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I lost my mother four years ago


Estefanie

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I am 20 years old and I lost my mother to suicide when I was 16. I never wanted to find professional help after that happened because I thought I was strong enough to take it and keep on with my life. Big mistake. Through the years, I have had endless problems and emotional breakdowns. And it just keeps getting worse. I have had a couple of boyfriends since then and, in general, my relationships with men are not healthy. I am going through a very hard moment now, again. I don't know who to talk to, I don't know where to look for help, I am very desperate. I am scared. I don't want to spend my life being too sad to enjoy anything, but I don't know what to do. I don't even know what to say.

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dizzydancingway

I lost my mom 3 years ago and I was in my 20s, so on the younger side. What helped me in my grief was talking about my experience as much as possible. I shared what I was going through with friends and coworkers. I found more people than I expected could relate in some way, and MOST of those that didn't still listened with compassion.

Talking and sharing helps your processing of what you are facing. I even found a meetup group in my city for "motherless daughters."

I also went to therapy and grief counseling and that experience also helped a good deal.

If you have close friends you can open up to, express that you are having a difficult time coping, I know that will help. If you can't think of the right person/people, find a therapist or counselor. You will not believe how much good that'll do you.

Also remember you are not in this alone. Losing my mom devastated me, and still does, and while I cherish the memories I have of her, I also cherish the connections I made after I lost her.

Hope you are doing well and keeping good thoughts in your heart.

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Estefanie, It's been five years since I lost my father when I was 17 years old, and like yourself, I initially thought I could will myself to live courageously like nothing was wrong. All the while, I moved away from my mother and brother from home to go to school and have lost most of the meaningfulness in my relations with them. I feel that I have become so distanced that I can't even call my mom when I'm having a bad day. Every day I think about how much I love my brother, but I've never told him that, and I can't come to myself to initiate any form of contact with him. I don't really even know how this has happened. Maybe we just never knew how to handle our emotions and grief, but somehow convinced ourselves that by not communicating with each other we could subvert the hurt and hide behind our straight faces. At times, I feel like I don't have a family; like I don't have anyone to share the highs and lows in my life with. I am dating a girl at my university, but I can't stand to bring her down with my frequent misery. My emotional life has become a perilous juggling act and as I am getting thrust into the role of an independent adult, I worry about my stability to persevere and will to stay motivated. Like you, I am scared. I want time to stop so I can figure everything out before I take on the next steps in life.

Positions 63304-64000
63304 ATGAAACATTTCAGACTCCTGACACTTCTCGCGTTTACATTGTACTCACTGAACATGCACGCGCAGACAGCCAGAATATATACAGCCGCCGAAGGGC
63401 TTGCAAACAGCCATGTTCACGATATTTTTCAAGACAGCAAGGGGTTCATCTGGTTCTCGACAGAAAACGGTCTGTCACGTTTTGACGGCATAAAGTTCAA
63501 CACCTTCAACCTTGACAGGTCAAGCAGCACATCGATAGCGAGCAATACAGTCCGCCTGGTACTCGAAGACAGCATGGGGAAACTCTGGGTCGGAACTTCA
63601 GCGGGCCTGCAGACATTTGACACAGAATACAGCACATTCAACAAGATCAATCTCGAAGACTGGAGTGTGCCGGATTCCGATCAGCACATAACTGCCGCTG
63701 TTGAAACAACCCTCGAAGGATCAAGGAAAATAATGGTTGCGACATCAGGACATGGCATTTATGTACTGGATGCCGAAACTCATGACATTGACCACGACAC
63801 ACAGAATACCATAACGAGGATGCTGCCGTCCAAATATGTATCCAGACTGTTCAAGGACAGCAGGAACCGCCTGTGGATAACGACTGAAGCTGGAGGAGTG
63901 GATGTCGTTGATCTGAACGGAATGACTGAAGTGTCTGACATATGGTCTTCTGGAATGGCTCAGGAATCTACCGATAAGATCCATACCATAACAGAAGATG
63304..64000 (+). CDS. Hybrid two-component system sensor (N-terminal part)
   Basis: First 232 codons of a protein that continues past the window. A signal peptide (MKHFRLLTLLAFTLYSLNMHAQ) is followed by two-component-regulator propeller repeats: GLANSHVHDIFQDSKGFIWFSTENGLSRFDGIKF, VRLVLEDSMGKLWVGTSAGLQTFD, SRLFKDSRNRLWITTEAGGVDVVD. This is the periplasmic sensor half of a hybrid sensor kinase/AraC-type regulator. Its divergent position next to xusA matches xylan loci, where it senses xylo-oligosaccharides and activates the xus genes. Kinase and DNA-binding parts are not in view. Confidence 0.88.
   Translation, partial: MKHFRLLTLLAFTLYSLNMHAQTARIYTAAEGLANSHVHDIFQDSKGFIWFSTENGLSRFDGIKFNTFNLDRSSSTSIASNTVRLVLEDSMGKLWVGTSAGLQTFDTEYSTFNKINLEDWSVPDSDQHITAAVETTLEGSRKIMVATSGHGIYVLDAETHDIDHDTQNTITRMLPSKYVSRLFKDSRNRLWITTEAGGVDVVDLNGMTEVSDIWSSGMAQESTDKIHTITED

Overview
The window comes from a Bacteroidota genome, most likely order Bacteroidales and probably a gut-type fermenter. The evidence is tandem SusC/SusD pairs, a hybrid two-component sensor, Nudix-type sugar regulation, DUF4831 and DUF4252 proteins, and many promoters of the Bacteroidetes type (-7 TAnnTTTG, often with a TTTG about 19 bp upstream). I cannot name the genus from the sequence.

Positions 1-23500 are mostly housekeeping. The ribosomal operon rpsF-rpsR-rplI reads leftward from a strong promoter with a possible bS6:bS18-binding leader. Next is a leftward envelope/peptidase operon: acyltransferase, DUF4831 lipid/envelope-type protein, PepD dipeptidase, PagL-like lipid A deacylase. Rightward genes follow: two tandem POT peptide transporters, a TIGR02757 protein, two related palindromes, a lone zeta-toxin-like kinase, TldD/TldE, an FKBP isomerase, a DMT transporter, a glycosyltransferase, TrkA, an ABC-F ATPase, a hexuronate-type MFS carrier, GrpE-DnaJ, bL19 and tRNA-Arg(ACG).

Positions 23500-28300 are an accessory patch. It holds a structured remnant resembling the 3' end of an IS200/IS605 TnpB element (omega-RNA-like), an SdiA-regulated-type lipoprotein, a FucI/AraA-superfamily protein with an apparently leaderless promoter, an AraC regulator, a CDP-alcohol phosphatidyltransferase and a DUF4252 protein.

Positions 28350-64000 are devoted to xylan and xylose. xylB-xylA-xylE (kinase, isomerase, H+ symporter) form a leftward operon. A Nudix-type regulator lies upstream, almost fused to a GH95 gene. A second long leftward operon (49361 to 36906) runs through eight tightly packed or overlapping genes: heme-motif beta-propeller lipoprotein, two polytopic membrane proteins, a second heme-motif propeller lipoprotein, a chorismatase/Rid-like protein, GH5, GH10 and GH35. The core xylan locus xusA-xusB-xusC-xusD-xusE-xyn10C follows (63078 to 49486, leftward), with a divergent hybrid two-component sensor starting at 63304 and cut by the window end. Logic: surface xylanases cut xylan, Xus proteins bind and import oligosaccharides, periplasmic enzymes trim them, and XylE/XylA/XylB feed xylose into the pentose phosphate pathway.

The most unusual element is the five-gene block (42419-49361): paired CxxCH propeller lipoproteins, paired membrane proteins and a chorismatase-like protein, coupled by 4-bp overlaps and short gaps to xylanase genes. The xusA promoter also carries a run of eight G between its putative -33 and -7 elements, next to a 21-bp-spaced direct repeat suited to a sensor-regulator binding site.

I do want to let you know about something that helps me though. I am a Counselor for Camp Kesem, which provides a free week of summer camp for children ages 6-16 whose parents have been afflicted by cancer in someway. I understand that the circumstances for their grief are different than yours, but being around those (specifically the young kids) has given me the most beautiful moments to be a kid. Although I was a teen when my father was diagnosed and eventually passed away, I loss part of my childhood. We may be in our 20s, but you can never be too old to have an inner child. The younger children can exhibit a naive and imaginative wonder one minute and in the next they will offer their shoulder to cry on. Literally, the weeks that I am at Camp are the happiest I've had ever since I lost my dad.

I guess the take away message from my experience is that this will never be easy. There will always be a reason at every stage of my life that I wish I had my father here for. However, I have found some comfort and a sense of family by opening up and embracing people who have suffered what I have and accept everything about me. I would encourage you to do the same. I am currently looking for a local support group because I am graduating and my time with Camp Kesem is ending. I always want to stress that some of my closest friends, some who are still in high school, are those who I opened up with and talked to at Camp Kesem. I wish I realized it earlier, but support groups aren't just therapeutic and protocol driven. They can be fun and life changing.

Thank you for sharing. I wish you all the best.

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